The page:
➧ If iodinated contrast medium is scheduled to be used in patients receiving metformin or drugs containing metformin for type 2 diabetes, the drug may be discontinued on the day of the test and continue to be withheld for 48 hr after the test. Protocols may vary among facilities.

➧ Provide mouth care to reduce oral bacterial flora, as appropriate. Ensure that the patient has removed dentures, jewelry, and external metallic objects in the area to be examined prior to being transported for the procedure.


Avoiding Complications 

➧ Cholangiography, establishing an IV site, and injection of contrast medium are invasive procedures. Complications are rare but include risk for allergic reaction (related to contrast reaction), bleeding from the puncture site (related to a bleeding disorder or the effects of natural products and medications with known anticoagulant, antiplatelet, or thrombolytic properties), extravasation of bile, hematoma (related to blood leakage into the tissue following needle insertion), infection (which might occur if bacteria from the skin surface is introduced at the puncture site), tissue damage (related to extravasation or leaking of contrast into the tissues during injection), nerve injury or damage to a nearby organ (which might occur if the needle strikes a nerve or perforates an organ), nephrotoxicity (a deterioration of renal function associated with contrast administration), pancreatitis (the most common post-procedural complication of ERCP; also associated with significant morbidity and mortality), perforation, respiratory depression, and septicemia. Monitor the patient for complications related to the procedure (e.g., allergic reaction, anaphylaxis, bronchospasm, infection, injury). Immediately report symptoms such as difficulty breathing, chest pain, fever, hyperpnea, hypertension, nausea, palpitations, pruritus, rash, tachycardia, urticaria, or vomiting to the appropriate HCP. Observe/assess the needle/catheter insertion site for bleeding, inflammation, or hematoma formation. Administer ordered antihistamines or prophylactic steroids if the patient has an allergic reaction. A rectal suppository containing an NSAID, such as indomethacin or diclofenac, may be administered to help prevent postprocedural pancreatitis in certain high-risk patients.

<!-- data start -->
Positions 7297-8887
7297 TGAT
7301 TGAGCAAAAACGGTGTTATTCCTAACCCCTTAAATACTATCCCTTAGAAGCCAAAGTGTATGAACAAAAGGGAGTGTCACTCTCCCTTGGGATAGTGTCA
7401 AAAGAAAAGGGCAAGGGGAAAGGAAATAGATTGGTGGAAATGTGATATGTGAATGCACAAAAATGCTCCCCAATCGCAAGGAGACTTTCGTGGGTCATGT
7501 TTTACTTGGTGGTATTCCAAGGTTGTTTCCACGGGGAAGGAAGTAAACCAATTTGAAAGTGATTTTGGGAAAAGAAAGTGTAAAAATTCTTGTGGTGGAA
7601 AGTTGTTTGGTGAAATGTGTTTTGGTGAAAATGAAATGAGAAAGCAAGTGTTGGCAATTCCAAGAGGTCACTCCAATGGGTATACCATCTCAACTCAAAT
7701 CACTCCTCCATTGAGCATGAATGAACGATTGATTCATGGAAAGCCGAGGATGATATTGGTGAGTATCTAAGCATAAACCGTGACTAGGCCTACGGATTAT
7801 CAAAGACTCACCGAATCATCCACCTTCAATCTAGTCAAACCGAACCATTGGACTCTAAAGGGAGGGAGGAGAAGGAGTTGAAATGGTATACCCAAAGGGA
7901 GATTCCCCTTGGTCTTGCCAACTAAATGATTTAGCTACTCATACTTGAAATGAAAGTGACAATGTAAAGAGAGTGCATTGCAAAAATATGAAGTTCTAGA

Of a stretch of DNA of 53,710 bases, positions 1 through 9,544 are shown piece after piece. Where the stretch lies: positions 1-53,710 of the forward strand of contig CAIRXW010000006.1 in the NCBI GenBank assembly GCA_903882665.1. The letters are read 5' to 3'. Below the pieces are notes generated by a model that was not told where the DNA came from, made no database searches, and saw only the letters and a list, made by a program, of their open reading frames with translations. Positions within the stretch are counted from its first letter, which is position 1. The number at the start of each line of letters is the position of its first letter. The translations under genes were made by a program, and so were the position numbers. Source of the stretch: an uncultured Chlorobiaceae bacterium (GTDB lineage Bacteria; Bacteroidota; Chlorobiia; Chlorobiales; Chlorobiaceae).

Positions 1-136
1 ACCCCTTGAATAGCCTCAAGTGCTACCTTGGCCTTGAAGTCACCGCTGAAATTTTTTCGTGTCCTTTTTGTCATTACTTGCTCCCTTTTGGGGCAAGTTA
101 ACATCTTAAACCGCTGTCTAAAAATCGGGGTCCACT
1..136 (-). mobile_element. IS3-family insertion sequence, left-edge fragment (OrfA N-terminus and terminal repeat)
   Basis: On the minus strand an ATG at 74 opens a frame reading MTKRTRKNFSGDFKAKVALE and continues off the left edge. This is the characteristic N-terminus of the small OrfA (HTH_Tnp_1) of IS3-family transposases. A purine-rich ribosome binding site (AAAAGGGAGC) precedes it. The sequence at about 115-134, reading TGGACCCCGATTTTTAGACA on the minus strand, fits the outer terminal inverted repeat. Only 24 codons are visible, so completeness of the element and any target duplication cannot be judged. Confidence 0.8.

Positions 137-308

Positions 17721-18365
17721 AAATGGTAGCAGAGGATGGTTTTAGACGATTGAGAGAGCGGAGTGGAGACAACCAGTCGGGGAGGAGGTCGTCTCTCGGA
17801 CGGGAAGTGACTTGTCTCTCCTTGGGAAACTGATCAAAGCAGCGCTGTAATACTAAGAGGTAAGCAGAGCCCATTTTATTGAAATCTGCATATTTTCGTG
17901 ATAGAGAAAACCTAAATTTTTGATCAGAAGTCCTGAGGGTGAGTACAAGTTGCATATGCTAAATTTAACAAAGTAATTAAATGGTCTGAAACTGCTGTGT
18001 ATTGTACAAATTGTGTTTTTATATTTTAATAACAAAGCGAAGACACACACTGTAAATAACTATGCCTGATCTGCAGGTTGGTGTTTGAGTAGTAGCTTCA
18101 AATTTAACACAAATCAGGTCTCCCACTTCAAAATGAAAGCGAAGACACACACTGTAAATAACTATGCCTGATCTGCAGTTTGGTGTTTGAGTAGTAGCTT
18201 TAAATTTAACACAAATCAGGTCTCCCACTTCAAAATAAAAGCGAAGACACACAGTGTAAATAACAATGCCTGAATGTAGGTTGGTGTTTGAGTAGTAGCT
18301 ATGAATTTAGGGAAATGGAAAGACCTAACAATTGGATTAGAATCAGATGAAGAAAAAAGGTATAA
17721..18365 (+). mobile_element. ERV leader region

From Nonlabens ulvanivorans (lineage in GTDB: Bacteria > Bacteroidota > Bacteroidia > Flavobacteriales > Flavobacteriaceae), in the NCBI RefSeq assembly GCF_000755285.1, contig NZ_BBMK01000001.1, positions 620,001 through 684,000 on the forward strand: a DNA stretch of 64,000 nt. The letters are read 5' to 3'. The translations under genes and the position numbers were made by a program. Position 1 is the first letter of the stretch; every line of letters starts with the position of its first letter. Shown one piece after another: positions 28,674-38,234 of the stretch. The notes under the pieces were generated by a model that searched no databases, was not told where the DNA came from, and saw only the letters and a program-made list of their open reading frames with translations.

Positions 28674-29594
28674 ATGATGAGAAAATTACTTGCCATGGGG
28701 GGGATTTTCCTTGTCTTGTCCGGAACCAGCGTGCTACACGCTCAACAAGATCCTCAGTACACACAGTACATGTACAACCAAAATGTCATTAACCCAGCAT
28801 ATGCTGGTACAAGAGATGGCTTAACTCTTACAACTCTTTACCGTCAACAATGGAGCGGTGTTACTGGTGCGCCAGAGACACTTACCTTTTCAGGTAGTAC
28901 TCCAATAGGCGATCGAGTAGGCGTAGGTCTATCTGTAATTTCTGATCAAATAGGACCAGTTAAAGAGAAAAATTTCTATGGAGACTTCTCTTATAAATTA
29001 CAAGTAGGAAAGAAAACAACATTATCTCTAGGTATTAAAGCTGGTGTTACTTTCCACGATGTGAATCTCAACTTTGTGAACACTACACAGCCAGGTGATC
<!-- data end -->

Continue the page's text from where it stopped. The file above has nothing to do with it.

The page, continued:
Treatment Considerations afer ERCP

➧ Do not allow the patient to eat or drink until the gag reflex returns due to aspiration risk.

➧ Monitor vital signs and neurological status every 15 min for 1 hr, then every 2 hr for 4 hr, and as ordered. Take temperature every 4 hr for 24 hr. Monitor intake and output at least every 8 hr. Compare with baseline values. Protocols may vary among facilities.

➧ If nausea is present, administer ordered antiemetics while assessing the frequency and duration of nausea. Evaluate hydration status, monitor intake and output, and administer ordered parenteral fluids. Provide oral care and identify any factors that precipitate the experience of nausea.

➧ Manage pain by using a pain rating scale appropriate to the age, mental status, and language barrier. Administer ordered pain medications and identify alternative methods of pain management that work for the patient (imagery, diversion, etc.). Evaluate response to pain management and adjust as appropriate. Tell the patient to expect some throat soreness and possible hoarseness. Advise the patient to use warm gargles, lozenges, ice packs to the neck, or cool fluids to alleviate throat discomfort.

➧ Inform the patient that any belching, bloating, or flatulence is the result of air insufflation.